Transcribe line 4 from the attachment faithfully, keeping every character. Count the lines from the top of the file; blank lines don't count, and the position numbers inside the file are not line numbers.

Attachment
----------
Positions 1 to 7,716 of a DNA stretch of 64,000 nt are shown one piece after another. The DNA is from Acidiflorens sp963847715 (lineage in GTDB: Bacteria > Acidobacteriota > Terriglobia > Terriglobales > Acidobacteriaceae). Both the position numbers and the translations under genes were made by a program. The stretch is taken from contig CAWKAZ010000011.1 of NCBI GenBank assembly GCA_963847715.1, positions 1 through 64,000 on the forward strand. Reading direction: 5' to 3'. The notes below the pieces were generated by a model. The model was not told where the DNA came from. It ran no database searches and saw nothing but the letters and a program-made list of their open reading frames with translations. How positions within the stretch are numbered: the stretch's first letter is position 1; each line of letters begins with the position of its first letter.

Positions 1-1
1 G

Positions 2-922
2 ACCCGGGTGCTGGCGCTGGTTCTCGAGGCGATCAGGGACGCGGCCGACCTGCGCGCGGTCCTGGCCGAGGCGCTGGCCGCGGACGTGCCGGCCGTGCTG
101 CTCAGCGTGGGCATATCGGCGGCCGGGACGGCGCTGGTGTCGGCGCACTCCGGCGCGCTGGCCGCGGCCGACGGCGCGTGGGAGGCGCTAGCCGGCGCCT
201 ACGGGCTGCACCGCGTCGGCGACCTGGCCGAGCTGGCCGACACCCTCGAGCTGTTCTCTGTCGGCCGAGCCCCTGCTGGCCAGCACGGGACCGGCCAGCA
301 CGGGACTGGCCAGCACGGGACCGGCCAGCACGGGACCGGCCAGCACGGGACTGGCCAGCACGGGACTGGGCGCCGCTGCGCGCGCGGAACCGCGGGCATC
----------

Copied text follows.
Positions 2-922